The linear block, which is located alongside Brighton College ‘s main playing field, is OMA’s first sports building and its first major project at a secondary school.
“Its always nice to do a first as an architect as you need to find out about a lot of new things – like cricket and rugby – and we are champions of questioning everything,” said OMA partner Ellen van Loon.
The building contains facilities for both sports and science departments as the college’s headmaster wanted to break down some of the barriers between departments.
“Our brief was to find a way to connect the sciences of chemistry, physics and biology with the science of sport,” explained Brighton College headmaster Richard Cairns.
“Buildings can either break or enforce a silo mentality [between departments], and here Ellen has broken down silos.”
The majority of the building’s sports functions are on the ground floor, with the science department’s classrooms on the upper floors.
“The original idea was for a more conventional arrangement with sports and science on either side of an atrium,” van Loon told Dezeen.
“But being OMA we thought ‘lets mix things up’. Also it made more sense to have the sports facilities on the ground floor alongside the sports field with the science laboratories above.”
On the ground floor the building’s entrance, which leads to an atrium with a cafe, is located under a portico supported by angled steel pillars.
From here the sports facilities are arranged along a corridor with the double-height gym, weights room and the offices of the physical education department all having glass walls that have views across the sports field.
At the end of the block is the multi-purpose sports hall, which has also has two fully glazed walls and opens on to the adjacent sports field.
In the basement there is a swimming pool and changing rooms for indoor and outdoor sports. There is also an underground carpark in the basement that is accessed by a lift.
Above the sports facilities, wide stairs lead to the science department. On the first floor there are classrooms and laboratories arranged around the double-height spaces below, along with a cinema room.
A wide staircase with stepped laboratories alongside it leads to the second floor, which contains the rest of the science school’s rooms.
“It was important to provide additional spaces that are not formal educational spaces, they are informal breakout spaces,” said van Loon.
“These are places where students can do individual projects. This is what I did at school and I’d love to see here.”
All of the laboratories have full-height glass windows that look out onto the playing field and all of the rooms have glass walls alongside the corridors.
“Instead of making an atrium we created a fluid trajectory through the building, that means that you get to experience all its functions as you go up it,” explained van Loon.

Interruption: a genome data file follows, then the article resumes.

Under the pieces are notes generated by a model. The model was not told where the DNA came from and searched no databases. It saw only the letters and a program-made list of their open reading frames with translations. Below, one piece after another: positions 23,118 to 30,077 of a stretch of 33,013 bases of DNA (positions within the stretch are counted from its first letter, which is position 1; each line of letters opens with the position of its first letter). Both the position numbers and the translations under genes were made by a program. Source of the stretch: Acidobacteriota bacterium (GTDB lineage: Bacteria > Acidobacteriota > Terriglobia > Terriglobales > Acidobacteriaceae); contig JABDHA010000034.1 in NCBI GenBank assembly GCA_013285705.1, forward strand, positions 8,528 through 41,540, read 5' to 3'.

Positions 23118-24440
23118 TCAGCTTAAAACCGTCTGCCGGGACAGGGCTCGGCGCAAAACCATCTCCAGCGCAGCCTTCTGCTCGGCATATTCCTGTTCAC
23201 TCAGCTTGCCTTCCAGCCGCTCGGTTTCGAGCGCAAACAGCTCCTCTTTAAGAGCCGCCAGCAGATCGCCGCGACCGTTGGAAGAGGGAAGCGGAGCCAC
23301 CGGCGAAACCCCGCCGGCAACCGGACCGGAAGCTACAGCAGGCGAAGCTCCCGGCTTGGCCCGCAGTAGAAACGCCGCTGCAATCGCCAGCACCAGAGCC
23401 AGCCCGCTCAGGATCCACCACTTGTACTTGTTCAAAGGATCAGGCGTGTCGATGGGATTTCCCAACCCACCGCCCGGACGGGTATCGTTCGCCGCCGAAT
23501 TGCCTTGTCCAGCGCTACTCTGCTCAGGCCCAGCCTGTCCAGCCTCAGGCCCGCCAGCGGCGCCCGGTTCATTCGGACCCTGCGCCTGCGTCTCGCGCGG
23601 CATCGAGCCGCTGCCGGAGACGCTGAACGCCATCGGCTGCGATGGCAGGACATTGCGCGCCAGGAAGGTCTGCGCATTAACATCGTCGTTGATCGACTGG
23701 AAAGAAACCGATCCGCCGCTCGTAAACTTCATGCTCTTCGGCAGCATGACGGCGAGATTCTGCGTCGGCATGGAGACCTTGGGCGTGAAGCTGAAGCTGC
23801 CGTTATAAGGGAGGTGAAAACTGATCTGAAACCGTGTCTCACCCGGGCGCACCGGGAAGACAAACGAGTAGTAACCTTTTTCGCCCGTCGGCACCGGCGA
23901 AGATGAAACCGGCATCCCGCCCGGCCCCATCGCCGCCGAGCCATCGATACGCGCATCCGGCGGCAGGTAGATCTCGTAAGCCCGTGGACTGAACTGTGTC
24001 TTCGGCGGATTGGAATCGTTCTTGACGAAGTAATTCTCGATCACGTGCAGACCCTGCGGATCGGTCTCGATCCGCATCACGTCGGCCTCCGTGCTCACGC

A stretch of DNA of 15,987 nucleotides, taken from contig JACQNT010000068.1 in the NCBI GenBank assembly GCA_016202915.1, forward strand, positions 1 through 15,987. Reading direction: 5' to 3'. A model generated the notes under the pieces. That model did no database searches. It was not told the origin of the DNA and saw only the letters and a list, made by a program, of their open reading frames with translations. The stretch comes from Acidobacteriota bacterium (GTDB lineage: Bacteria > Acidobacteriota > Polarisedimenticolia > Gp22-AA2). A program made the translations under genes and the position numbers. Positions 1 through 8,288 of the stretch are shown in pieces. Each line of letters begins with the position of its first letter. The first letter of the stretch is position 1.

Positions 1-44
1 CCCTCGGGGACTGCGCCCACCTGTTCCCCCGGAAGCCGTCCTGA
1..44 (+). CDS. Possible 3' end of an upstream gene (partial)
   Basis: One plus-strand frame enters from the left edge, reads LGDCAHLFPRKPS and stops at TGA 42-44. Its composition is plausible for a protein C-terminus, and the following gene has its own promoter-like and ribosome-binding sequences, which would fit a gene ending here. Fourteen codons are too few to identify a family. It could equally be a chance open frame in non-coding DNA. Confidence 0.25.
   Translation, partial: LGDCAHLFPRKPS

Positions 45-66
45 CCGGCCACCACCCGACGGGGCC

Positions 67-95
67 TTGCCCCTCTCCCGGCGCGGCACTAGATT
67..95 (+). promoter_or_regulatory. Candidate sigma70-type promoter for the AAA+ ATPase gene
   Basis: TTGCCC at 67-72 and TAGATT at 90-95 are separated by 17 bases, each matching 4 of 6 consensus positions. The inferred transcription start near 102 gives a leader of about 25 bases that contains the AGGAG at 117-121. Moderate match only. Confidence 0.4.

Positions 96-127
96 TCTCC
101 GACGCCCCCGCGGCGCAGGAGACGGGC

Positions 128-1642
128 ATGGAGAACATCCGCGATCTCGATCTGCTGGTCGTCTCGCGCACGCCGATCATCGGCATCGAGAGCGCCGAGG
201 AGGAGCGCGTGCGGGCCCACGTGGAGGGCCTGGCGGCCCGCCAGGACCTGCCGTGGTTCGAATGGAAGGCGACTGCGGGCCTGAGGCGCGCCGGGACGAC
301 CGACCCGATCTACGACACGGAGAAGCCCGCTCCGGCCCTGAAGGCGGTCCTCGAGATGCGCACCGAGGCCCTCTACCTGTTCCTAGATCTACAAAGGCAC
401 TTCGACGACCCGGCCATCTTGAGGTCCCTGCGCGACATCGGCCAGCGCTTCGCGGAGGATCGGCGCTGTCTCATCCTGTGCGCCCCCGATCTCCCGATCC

“For me what was important was that when you go through the educational building you can see the science – seeing the science taking place makes it more accessible.”
The building is topped with a roof garden that overlooks the school and the playing field that it runs alongside.
It contains spaces that can be used for teaching along with a running track.
The School of Science and Sports stands opposite a row of terraced houses, and the building is a “modern interpretation” of these facades said van Loon.
“What I most like is that this building finishes the perimeter of historic buildings,” she explained. “Its a modern interpretation of the structure of the terrace imprinted on our building.”
“The inspiration for the facade was the regular rhythm of the typical terraced houses opposite,” she continued. “They have different units of rooms and we translated that into a concept called the skeleton. The laboratories and sports facilities are slotted into that skeleton.”
OMA’s block is the latest stage of the major development at the historic college, which has a campus of 19th century buildings designed by George Gilbert Scott and Thomas Graham Jackson.
Over the past decade a series of what Cairns described as “beautiful, but polite buildings by some of Britain’s leading architects,” have been built on the site. These include a boarding house and an amenities building by Allies and Morrison , a classroom block by Hopkins Architects and a Music School by Eric Parry Architects .
The next project being built as part of the development of the site is a performance arts centre that will be designed by emerging Dutch practice KRFT. The college’s headmaster picked the architect for this building after seeing a theatre designed by the studio in the Dutch town of Laren on Dezeen.
“I actually found our next architect on your site,” Cairns told Dezeen. “I saw a theatre that they designed in Holland, contacted them and then went to see it. Now they are designing our theatre.”
Photography is by Laurian Ghinitoiu.
Client: Brighton College
Services engineer: Skelley and Couch
Structural engineer: Fluid Engineering
Landscape: Bradley-Hole Schoenaich
Fire engineer: The Fire Surgery
Sustainability: Eight Associates
Employers representative: Gardiner & Theobald
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